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Tag Archives: Application Dependency

Knowing Your Applications is Key to Successful Data Center Transformation

By Eiad Al-Aqqad, VMWare Professional Services Consultant

This decade has offered more Data Center transformation options than most IT Professionals were able to keep up with. Virtualization has dramatically changed the way things were traditional done in the datacenter. Having the largest Data Center is not something to brag about anymore, as it might be a symbol of inefficiencies. Next, the Cloud Computing storm hit the datacenter and while IT Professionals started to digest it, the Software Defined Data Center concept has evolved. While each of these Data Center Transformations has offered great advantages to adopters, it had its own challenges and quite frankly, planning was not optional for a successful implementation.

Planning is critical for Data Center transformation and does not stop at the infrastructure planning, but extends to understanding your applications.

Most organizations are good at conducting the infrastructure portion of planning, but have difficulties in planning their applications for transformation. I’ve witness many transformation efforts where the customer team has a hard time answering these  simple questions:

  1.      What are your Applications Priorities?
  2.      What are your Applications RPO/RTO and how are you planning to achieve them?
  3.      What are the security requirements of each of your APPs ?
  4.      What does your Application Dependency look like?

It is critical to know your applications well enough before starting any transformation effort. The four questions above are a good start. While the first three questions can normally be answered by collecting bits and pieces from contacting the right SMEs & business units, Application Dependency is more challenging and is what I want to focus on in this article. For more thoughts on workload classifications, please check out my colleague David’s post:  Business as Usual with Tier 1 Business Critical Applications? – Not!

Application Dependency has proved to be more challenging due to many reasons including:

  1.      Applications Dependencies aren’t static and can change on daily basis.
  2.      Most organizations have inherited legacy applications with very little   documentation.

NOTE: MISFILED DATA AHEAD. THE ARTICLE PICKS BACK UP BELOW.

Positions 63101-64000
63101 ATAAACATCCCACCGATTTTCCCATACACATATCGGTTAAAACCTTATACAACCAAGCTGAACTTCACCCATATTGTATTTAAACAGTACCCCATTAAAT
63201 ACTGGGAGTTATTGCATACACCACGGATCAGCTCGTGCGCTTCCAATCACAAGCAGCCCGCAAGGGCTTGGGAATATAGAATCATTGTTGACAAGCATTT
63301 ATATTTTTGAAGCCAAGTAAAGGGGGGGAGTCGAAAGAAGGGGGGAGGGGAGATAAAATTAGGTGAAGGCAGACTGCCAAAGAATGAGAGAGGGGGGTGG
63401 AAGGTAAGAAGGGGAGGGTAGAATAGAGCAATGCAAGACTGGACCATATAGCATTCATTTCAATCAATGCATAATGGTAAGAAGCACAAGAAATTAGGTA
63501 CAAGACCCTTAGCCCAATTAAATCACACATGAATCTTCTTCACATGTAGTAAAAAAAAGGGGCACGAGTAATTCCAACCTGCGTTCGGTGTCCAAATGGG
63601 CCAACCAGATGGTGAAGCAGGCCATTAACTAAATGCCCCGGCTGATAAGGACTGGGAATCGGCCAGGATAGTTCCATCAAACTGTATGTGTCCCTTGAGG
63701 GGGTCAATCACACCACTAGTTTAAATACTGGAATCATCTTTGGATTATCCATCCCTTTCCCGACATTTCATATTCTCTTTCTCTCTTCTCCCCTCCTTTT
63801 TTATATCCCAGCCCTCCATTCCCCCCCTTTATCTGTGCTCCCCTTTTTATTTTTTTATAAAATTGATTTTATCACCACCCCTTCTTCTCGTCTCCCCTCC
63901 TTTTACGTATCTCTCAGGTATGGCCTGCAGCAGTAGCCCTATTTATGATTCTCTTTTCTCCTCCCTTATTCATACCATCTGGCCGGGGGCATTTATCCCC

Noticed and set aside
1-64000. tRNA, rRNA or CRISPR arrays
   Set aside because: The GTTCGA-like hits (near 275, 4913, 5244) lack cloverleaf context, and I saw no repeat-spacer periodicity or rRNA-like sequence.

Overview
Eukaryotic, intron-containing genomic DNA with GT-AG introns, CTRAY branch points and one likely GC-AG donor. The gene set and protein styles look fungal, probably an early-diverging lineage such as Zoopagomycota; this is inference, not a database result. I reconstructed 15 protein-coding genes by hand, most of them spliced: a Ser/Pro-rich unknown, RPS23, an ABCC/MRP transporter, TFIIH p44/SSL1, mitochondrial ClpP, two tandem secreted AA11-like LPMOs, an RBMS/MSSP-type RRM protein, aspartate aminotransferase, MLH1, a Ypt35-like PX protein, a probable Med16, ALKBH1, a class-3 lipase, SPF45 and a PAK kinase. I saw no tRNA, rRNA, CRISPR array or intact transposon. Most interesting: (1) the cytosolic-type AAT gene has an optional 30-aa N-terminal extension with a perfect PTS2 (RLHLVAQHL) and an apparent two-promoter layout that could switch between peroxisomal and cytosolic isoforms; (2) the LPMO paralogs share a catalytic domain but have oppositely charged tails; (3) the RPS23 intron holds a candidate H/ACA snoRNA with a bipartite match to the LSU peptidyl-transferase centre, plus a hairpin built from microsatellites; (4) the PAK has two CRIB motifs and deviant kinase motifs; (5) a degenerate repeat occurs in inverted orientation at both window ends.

3.      Current Change Management systems while helping to document changes are still lagging when it comes to documenting Applications Dependencies.
  4.      Application Dependencies are always filled with unexpected surprises that no one wants to admit, like having a critical application dependent on a DB running on a PC hidden under a developer’s desk.

While Application Dependency Planning without the right tools might be challenging, the point is, before any data center transformation, thorough planning and investigation is required for a successful end game. Tools definitely help with your efforts but even more importantly, making sure you ask yourself the questions above is really the first step before anything.

At last the good news is the availability of tools and services that help automate the process of creating an accurate application dependency mapping of your environment.  ADM & the Virtualization Assessment service (includes the use of Capacity Planning & Application Dependency Planner (ADP)) offered by VMware can be quite handy in creating an Application Dependency Mapping for applications within your environment. For more information about ADP, please visit:  My VMware Application Dependency Planner Post

Eiad AlAqqad is a Senior Consultant within the SDDC Professional Services practice. He has been an active consultant using VMware technologies since 2006. He is VMware Certified Design Expert (VCDX#89), as well an an expert in VMware vCloud, vSphere, & SRM.


Business as Usual with Tier 1 Business Critical Applications? – Not!

By David Gallant, VMWare Professional Services Consultant